I felt very strange to see the grave of a man responsible for so much death.
Meeting with an ex Drug cartel guy that handled logistics
At the cemetery we met one of the people that worked for Pablo Escobar. He was handling the logistics of drugs and money, or at least this is what he said.
Now he was a guide, showing and speaking about the life of the notorious Drug Lord.
First he showed us pictures with him and Escobar at the Hacienda Napoles and then he started to tell us some stories about life in the cartel.In the end he told us that money is not everything in life, that now he is happier having a normal life. Of course, he doesn’t regret his past life, especially the beautiful ladies that came with it.
Again, this was a strange moment when meeting a living part of Pablo Escobar.
Pablo Escobar surrendered in June 1991 on the condition that he’d build his own prison, and have his own guards. The prison was called La Catedral and was nothing like a prison. It had a football court, a helipad, a sauna and other luxuries. The jail even had a sexually fantasy room with a rotating bed, where Escobar would have young girls brought for his pleasure. It was more like a mansion.
He escaped La Cathedral when he got word that the government was about to break the deal (because of the continuous crimes he had done) and move him to a conventional prison, with the possibility of extraditing him to the United States.
He escaped through a back gate, running into the mountains.
Although currently is partially ruined, this place is still majestic. A small part of it was turned into an asylum for older people.
Barrio Pablo Escobar
The next place they took us to was the neighborhood that Pablo Escobar funded and built for the poor people of Medellin.
Barrio Pablo Escobar is located high up on the eastern slope of Medellin,’s valley.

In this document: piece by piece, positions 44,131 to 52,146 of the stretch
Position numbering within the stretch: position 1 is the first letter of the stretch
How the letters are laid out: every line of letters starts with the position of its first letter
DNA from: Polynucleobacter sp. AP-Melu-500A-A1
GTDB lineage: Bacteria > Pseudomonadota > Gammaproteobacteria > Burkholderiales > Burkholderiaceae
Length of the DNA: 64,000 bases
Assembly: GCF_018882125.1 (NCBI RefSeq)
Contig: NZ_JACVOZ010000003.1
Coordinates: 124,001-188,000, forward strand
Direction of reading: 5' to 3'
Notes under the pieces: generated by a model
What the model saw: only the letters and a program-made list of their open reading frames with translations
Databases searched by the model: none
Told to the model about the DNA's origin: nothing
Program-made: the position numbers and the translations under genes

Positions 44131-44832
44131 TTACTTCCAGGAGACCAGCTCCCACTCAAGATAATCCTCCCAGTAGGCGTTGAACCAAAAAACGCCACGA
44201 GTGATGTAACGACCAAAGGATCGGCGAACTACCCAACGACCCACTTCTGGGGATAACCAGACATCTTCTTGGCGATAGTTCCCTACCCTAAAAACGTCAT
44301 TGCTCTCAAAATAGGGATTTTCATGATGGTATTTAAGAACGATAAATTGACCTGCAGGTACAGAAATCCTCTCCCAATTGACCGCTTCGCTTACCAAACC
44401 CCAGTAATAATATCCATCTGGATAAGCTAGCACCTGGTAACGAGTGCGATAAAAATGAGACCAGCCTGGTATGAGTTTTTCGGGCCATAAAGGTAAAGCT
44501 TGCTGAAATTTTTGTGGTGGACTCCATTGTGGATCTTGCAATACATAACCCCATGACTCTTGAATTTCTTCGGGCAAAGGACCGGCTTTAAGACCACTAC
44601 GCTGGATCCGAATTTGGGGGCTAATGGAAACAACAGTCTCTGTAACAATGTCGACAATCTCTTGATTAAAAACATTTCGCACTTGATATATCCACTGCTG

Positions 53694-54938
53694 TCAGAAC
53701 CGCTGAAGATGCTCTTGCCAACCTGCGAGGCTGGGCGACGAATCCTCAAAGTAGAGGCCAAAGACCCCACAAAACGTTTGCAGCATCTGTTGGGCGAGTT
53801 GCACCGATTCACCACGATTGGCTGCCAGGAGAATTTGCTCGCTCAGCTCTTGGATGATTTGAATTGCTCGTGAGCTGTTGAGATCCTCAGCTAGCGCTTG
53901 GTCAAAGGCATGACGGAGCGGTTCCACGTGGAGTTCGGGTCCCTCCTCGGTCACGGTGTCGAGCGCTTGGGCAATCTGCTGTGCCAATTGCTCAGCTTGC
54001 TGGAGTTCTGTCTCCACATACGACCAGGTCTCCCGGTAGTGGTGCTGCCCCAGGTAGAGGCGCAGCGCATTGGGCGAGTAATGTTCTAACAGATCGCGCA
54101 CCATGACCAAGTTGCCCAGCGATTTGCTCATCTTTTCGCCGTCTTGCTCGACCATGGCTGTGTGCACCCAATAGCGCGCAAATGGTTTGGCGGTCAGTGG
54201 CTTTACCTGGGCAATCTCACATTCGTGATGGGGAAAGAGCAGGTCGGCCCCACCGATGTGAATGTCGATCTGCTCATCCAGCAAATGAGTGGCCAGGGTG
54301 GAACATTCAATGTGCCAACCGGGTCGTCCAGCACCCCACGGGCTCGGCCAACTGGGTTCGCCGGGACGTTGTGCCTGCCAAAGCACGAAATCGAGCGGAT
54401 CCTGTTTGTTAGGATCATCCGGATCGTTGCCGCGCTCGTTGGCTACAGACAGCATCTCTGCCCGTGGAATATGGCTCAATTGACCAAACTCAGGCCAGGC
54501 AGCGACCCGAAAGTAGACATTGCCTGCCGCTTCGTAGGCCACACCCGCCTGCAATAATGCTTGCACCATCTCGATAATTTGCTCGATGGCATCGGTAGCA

Escobar transformed the wasteland into a neighborhood, providing building materials, furniture, and houses for these previously homeless people.
So, here Escobar continues to be highly esteemed by all members of the neighborhood who felt abandoned by the government.
At the first glance, the neighborhood looks like any other with the characteristic red brick and grey cement houses precariously piling on top of each other up the steep mountain face.
We did not want to meet the brother of Pablo Escobar
While in Medellin, there is a possibility to meet Pablo Escobar’s brother.
He is a free man and he is earning money by doing tourism and telling the story of his life.
He lives in a huge house, like a fortress, in the city of Medellin and receives tourists, telling stories and showing them personal things that belonged to Pablo.
Well, we said no to this meeting. We decided that we don’t want to see such a person.
While Escobar may have done so much good to some humble areas of Medellin by building schools, homes and football pitches, most of his actions had and incredibly negative impacts on Colombia and its people.
We took this tour to learn more about this part of Colombian history not as an approval with Pablo’s life or actions.
We loved Medellin. It is a very clean and green city. The locals are taking a lot of care about their city.